Mike: Happy to provide whatever information I can.
Dr. Nathan: So, let’s start with endometriosis. How do you explain to your patients or family friends, if they ask you, “What exactly is endometriosis?”
Mike: Well, it’s actually, the lining of the uterus is actually outside of the uterus. The uterus is a large muscle. If you make a fist and look at it, that’s, sort of, what the uterus is sized. If you open your hand and look inside and you are wearing a glove, the inside of the glove is the lining of the uterus. That’s the endometrium. Every month, it grows, it awaits an implantation for a pregnancy. And then in the absence of an implantation, it sloughs, and that’s the menstruation. In endometriosis, those glands have somehow gotten outside the uterus. And there’s so much controversy over what causes that, where people born with the lining of the uterus outside, the uterus did glands from the lining of the uterus leave via the fallopian tubes. But for whatever the purpose, the glands that are outside the uterus now, whether they’re on the tube, on the ovary, on the bladder, on the bowel, on the lining of the abdomen and pelvis, which is the peritoneum, it grows and awaits, obviously, hopefully, an implantation. And in the absence of an implantation, its sloughs, but instead of having a channel or an egress of the cervix, it sloughs into the peritoneal or abdominal cavity and causes dire pain. And so that happens on a cyclic monthly basis.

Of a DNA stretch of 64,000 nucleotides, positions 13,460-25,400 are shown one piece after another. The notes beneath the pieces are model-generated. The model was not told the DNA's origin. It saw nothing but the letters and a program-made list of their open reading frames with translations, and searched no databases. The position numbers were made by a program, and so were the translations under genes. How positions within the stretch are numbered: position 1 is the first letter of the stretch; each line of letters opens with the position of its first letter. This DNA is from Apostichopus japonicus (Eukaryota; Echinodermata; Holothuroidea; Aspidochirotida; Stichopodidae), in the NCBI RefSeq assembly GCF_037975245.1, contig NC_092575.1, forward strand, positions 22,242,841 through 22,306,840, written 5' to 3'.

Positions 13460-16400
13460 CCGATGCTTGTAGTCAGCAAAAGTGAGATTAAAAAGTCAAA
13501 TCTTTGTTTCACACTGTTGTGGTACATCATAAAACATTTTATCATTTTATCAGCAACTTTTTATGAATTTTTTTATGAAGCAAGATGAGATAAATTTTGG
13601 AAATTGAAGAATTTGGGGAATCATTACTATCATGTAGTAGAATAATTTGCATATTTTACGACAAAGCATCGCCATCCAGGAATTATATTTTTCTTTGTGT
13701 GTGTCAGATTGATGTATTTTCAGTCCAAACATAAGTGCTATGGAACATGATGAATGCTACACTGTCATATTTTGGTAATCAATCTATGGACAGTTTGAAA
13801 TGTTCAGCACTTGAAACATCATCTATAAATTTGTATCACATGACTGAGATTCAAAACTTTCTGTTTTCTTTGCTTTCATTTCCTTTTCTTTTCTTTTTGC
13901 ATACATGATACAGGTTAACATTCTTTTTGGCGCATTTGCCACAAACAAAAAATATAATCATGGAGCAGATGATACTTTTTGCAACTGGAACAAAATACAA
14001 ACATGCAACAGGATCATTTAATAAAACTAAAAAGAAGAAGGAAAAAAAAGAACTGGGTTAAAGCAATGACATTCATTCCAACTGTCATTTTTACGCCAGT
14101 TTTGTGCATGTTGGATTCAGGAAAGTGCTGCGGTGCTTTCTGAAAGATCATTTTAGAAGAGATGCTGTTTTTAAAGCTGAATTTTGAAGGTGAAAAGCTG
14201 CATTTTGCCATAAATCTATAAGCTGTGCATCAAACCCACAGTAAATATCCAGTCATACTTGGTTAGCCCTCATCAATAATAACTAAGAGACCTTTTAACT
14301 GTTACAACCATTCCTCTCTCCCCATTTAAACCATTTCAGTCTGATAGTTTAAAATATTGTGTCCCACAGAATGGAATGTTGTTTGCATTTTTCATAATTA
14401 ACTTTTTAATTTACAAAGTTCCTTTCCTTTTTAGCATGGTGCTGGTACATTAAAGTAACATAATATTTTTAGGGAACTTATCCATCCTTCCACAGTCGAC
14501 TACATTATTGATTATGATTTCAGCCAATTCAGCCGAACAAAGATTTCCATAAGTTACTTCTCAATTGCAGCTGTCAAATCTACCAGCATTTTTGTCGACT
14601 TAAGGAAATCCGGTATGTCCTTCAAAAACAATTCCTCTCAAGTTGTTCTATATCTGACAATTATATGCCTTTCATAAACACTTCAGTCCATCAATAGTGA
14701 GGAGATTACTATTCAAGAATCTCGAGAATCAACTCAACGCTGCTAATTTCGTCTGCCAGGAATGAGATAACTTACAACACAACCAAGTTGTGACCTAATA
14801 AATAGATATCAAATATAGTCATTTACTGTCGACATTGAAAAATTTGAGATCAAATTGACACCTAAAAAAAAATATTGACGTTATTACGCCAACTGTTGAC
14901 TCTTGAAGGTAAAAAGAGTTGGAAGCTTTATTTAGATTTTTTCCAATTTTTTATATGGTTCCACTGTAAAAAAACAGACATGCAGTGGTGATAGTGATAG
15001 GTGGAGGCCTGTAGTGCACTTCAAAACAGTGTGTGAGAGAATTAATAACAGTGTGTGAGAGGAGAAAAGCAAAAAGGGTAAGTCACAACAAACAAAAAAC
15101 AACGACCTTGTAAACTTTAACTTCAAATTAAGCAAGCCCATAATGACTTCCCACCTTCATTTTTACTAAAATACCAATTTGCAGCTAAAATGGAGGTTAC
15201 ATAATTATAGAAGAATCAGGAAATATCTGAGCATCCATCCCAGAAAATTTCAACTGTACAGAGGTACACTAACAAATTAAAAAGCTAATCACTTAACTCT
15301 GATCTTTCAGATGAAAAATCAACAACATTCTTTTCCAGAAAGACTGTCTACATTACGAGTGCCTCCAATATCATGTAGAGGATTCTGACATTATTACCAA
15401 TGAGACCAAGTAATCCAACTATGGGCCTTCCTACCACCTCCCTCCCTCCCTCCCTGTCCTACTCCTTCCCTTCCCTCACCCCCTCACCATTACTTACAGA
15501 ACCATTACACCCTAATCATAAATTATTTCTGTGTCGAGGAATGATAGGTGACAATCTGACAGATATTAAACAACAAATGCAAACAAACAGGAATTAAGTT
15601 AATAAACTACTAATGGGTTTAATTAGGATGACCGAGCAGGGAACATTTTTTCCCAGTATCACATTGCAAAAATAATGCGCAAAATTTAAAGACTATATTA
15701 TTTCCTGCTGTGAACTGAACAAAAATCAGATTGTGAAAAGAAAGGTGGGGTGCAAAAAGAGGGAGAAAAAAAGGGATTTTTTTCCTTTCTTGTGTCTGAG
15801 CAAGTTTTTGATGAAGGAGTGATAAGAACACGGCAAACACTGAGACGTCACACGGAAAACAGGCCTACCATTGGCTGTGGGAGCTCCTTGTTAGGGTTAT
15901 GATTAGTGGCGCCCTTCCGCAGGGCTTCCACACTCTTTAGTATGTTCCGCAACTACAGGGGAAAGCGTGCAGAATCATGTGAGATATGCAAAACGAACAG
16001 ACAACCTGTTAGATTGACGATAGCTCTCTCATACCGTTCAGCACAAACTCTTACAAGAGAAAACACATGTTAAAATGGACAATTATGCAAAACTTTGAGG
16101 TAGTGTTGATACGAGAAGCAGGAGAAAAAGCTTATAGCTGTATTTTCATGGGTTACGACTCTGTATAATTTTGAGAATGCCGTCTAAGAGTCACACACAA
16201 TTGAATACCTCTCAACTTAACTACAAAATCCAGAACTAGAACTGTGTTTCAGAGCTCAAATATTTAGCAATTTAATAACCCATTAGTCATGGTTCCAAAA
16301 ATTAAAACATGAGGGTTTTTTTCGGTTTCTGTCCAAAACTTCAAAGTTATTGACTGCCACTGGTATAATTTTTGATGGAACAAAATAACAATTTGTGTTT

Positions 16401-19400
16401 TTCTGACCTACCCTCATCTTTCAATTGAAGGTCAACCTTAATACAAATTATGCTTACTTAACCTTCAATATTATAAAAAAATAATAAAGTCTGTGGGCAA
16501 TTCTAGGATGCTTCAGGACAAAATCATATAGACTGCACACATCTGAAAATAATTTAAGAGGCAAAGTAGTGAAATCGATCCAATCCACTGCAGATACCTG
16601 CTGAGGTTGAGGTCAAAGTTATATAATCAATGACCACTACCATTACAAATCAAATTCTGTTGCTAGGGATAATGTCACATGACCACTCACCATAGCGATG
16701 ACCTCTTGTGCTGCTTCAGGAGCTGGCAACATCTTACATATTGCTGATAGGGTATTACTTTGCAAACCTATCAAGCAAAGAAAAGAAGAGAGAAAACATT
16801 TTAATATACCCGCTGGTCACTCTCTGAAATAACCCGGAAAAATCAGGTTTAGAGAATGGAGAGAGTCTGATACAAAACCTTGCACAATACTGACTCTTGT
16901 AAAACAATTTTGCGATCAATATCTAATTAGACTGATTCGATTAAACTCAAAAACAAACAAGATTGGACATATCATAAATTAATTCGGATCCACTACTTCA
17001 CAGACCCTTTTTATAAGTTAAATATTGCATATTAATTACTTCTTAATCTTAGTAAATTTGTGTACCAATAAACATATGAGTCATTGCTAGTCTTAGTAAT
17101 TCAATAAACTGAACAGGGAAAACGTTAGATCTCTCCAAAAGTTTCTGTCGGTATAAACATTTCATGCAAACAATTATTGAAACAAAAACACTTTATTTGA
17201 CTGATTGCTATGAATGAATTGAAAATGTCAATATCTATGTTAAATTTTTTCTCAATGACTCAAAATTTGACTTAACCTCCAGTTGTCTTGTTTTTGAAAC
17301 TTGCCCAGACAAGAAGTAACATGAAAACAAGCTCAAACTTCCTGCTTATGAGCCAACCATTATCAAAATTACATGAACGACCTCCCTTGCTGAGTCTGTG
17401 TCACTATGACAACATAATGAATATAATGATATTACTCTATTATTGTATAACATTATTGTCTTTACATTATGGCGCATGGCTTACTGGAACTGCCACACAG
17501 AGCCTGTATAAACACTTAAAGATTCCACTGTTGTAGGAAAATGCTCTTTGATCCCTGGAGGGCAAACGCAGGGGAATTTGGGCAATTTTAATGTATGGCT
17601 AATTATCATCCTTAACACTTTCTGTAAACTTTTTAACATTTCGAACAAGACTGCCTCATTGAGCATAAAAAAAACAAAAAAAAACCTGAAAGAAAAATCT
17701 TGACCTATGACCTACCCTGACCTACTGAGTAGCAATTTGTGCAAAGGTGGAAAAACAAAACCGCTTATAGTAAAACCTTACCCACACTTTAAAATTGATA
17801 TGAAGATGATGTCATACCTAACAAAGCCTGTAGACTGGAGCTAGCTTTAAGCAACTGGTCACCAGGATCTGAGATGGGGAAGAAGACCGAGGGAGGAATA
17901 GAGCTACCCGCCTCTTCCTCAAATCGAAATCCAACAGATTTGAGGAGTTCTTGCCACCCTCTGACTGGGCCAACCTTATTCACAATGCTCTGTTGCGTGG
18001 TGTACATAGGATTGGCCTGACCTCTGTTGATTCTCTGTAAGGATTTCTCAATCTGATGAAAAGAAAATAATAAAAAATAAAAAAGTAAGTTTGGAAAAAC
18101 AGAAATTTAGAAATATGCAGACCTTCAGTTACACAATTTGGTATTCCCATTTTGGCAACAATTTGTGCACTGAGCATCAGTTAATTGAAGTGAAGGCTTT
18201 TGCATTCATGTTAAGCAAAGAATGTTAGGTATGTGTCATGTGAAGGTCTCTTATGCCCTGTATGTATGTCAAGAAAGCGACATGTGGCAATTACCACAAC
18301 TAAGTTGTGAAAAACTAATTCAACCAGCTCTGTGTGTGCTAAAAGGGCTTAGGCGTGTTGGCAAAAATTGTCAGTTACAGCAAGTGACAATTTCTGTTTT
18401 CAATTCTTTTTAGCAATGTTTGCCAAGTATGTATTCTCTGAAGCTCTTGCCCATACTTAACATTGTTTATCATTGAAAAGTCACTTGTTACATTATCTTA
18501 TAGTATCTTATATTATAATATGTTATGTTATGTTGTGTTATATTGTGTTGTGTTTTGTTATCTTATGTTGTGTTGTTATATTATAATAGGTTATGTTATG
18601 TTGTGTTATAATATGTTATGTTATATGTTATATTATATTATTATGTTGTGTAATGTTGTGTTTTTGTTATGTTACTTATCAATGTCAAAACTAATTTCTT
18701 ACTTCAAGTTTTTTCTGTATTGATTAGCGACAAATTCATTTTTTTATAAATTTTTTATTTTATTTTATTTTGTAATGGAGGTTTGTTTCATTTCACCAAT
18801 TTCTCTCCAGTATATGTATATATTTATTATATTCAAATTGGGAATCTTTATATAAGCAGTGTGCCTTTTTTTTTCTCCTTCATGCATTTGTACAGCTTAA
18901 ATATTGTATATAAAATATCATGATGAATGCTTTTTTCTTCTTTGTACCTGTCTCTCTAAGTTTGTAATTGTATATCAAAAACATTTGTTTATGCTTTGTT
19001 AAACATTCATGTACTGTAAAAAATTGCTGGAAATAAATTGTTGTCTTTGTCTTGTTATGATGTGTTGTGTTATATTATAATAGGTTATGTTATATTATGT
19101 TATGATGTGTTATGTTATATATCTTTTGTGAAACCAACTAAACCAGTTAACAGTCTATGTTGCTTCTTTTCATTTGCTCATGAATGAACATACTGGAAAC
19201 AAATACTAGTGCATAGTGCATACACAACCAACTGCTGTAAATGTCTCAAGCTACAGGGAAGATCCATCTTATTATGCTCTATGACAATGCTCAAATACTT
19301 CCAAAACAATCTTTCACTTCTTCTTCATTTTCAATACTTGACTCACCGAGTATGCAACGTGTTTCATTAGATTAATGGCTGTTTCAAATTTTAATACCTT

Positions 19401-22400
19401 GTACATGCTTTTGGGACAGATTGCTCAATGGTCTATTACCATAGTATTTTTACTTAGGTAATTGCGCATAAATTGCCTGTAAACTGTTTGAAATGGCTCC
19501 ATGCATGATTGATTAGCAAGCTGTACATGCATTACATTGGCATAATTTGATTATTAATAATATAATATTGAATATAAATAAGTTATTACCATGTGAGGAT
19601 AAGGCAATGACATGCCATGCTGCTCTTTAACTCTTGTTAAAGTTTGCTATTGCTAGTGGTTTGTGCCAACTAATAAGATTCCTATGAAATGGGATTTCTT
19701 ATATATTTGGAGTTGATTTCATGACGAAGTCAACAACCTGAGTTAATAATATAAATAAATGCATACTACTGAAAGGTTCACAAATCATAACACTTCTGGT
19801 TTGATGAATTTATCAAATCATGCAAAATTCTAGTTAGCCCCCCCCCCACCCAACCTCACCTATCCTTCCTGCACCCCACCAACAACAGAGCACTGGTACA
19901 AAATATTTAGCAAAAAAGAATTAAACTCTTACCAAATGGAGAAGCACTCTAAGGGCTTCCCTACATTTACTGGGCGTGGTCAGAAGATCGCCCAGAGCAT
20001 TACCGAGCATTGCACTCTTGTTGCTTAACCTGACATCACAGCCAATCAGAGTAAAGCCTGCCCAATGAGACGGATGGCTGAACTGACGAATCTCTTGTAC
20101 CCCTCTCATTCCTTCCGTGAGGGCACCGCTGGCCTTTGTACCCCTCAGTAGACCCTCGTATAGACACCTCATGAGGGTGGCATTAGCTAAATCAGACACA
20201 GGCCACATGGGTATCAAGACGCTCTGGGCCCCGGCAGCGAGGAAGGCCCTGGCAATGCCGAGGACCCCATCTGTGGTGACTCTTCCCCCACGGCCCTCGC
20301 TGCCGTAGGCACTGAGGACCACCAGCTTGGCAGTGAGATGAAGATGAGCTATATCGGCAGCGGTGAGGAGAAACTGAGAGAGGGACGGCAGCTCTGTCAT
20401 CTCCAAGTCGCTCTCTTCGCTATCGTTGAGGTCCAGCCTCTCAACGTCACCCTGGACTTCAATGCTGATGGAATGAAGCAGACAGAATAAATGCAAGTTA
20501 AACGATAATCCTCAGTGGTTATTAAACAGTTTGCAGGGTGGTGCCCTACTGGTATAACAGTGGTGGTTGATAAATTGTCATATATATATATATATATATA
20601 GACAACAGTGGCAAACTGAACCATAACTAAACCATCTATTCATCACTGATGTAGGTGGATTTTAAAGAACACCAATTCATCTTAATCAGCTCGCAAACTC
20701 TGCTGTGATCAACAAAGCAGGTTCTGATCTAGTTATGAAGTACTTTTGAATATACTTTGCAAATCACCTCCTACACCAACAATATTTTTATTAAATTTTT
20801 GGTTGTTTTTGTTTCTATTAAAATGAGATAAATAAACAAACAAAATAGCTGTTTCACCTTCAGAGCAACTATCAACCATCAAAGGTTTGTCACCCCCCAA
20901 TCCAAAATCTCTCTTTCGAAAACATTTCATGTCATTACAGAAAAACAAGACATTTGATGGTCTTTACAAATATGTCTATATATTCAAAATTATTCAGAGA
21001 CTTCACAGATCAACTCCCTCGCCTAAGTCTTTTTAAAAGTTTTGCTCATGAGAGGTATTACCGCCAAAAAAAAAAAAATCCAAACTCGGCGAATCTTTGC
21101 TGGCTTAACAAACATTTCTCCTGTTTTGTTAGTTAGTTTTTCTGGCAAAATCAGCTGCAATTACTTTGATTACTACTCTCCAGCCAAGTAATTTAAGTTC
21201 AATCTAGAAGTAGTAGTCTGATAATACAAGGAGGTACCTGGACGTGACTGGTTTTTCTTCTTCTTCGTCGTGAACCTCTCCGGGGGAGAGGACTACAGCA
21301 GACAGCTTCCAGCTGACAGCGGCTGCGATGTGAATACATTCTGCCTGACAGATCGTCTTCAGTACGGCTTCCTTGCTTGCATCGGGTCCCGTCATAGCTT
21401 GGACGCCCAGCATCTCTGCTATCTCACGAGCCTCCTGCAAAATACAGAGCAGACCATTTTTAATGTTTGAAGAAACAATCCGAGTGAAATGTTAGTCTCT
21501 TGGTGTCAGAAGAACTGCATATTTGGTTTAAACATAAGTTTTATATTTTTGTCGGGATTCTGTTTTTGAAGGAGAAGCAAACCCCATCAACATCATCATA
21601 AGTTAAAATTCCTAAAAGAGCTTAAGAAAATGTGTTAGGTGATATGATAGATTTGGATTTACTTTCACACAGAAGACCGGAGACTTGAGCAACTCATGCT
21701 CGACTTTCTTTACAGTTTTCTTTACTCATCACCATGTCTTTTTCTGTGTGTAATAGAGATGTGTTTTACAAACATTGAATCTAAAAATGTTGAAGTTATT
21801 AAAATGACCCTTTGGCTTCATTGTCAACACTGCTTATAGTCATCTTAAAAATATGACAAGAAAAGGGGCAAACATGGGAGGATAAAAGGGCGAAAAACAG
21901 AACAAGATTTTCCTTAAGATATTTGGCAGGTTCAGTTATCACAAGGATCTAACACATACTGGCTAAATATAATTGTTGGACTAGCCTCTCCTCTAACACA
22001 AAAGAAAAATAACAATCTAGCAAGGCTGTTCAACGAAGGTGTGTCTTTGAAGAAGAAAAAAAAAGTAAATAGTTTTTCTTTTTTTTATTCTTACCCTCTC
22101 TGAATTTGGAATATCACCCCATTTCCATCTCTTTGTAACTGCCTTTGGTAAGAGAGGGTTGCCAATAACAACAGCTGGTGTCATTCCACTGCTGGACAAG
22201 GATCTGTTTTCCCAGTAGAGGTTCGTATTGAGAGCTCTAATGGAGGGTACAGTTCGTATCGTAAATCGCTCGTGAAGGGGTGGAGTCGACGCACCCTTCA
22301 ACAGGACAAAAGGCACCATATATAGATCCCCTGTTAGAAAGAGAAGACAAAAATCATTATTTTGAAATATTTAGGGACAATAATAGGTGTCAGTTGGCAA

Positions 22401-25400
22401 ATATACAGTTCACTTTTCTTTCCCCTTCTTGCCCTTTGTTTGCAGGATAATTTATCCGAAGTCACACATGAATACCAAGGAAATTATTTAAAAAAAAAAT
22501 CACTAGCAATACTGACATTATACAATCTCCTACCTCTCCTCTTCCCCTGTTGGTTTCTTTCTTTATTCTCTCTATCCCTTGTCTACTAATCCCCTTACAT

Dr. Nathan: So, basically, the inner lining of the uterus, which is supposed to be located in the inner lining of the uterus, finds its way outside somehow, like you said, and every month, the hormones that normally act upon the inner lining of the uterus now are acting on these, sort of, ectopic glands, these glands, they’re somewhere where they’re not supposed to be and just causing inflammation and pain. How would someone know that they had this?